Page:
‘One final thing about this story – once I entered the Eastman School of Music to work on my Doctorate in Orchestral Conducting, I had the absolute pleasure to meet John Williams when he guest conducted the Eastman Philharmonia in an all-John Williams concert. I was able to share my story of how I decided to go into conducting with him… talk about full circle!”
About her goals for LSO, Nancia explained, “I want to grow the orchestra and I want to make them irresistible.” She loves the Orchestra because she says, “The beauty of the Loudoun Symphony Orchestra is that they have good bones, they are super players, and have a positive attitude.” What about classical music not being terribly popular? “If you build it good . . . they will come,” is Nancia’s solution. She is on a mission to make a great orchestra exceptional.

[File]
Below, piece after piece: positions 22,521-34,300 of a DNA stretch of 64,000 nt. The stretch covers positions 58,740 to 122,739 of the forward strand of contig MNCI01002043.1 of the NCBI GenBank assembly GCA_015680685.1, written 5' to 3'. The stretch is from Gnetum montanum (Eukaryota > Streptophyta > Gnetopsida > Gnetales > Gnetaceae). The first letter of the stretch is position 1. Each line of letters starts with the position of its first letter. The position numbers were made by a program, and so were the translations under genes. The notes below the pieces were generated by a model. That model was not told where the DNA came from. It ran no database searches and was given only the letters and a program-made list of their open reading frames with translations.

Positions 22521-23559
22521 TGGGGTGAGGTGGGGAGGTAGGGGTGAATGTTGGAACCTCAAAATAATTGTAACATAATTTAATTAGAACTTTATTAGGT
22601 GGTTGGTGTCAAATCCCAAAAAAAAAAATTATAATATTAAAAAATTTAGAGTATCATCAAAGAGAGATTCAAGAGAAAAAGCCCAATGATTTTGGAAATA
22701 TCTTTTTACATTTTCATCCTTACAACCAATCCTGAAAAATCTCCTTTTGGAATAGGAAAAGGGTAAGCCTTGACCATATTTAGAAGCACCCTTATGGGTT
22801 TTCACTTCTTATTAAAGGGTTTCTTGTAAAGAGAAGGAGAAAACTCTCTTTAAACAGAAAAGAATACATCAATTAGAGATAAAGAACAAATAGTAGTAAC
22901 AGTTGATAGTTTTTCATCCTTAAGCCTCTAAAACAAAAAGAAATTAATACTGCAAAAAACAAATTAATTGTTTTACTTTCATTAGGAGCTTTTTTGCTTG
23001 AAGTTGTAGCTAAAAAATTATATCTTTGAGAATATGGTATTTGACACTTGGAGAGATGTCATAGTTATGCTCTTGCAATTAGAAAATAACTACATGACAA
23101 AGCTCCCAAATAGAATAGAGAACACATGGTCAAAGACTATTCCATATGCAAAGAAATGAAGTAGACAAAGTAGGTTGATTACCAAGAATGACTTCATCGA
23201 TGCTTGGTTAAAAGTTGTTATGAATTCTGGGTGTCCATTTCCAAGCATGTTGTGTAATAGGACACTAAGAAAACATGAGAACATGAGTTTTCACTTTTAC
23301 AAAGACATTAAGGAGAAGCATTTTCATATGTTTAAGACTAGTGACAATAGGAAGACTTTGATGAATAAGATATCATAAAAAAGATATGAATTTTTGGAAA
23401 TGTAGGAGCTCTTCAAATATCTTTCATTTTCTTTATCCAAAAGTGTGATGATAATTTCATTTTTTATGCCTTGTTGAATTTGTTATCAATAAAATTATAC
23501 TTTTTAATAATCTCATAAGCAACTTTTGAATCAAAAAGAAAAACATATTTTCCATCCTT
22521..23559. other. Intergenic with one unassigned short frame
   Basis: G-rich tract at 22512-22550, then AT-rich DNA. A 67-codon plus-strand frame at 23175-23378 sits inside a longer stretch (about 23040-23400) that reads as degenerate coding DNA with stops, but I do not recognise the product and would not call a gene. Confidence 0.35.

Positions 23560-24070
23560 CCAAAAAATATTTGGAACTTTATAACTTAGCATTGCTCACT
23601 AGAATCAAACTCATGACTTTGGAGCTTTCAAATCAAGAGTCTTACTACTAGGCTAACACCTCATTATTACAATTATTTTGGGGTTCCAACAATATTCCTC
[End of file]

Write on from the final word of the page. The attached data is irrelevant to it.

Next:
Nancia described her relationship with members of the orchestra as, “Always one of mutual respect. I do not follow the tradition of the dictator on the podium. Because I come from within the orchestra, the musicians know that I know their position, thus there is an appreciation from them.”
Among the roles of the conductor is designing the program. Nancia’s thoughtfulness and depth of musical knowledge give her the scope with which to make wise choices. Her goal is to please the audience and encourage and grow the musicians. Her musical selections and programming take into consideration the players’ strengths and the total number of players. She explained, “Some compositions work for 60-65 members while others like Mahler need over 100.” She explained that undertaking a composition designed for a very large orchestra and imposing it on a smaller one will not produce success of the composition or the musicians. She selects music to showcase the strengths of the performers which will ultimately please the audience and encourage the individual players.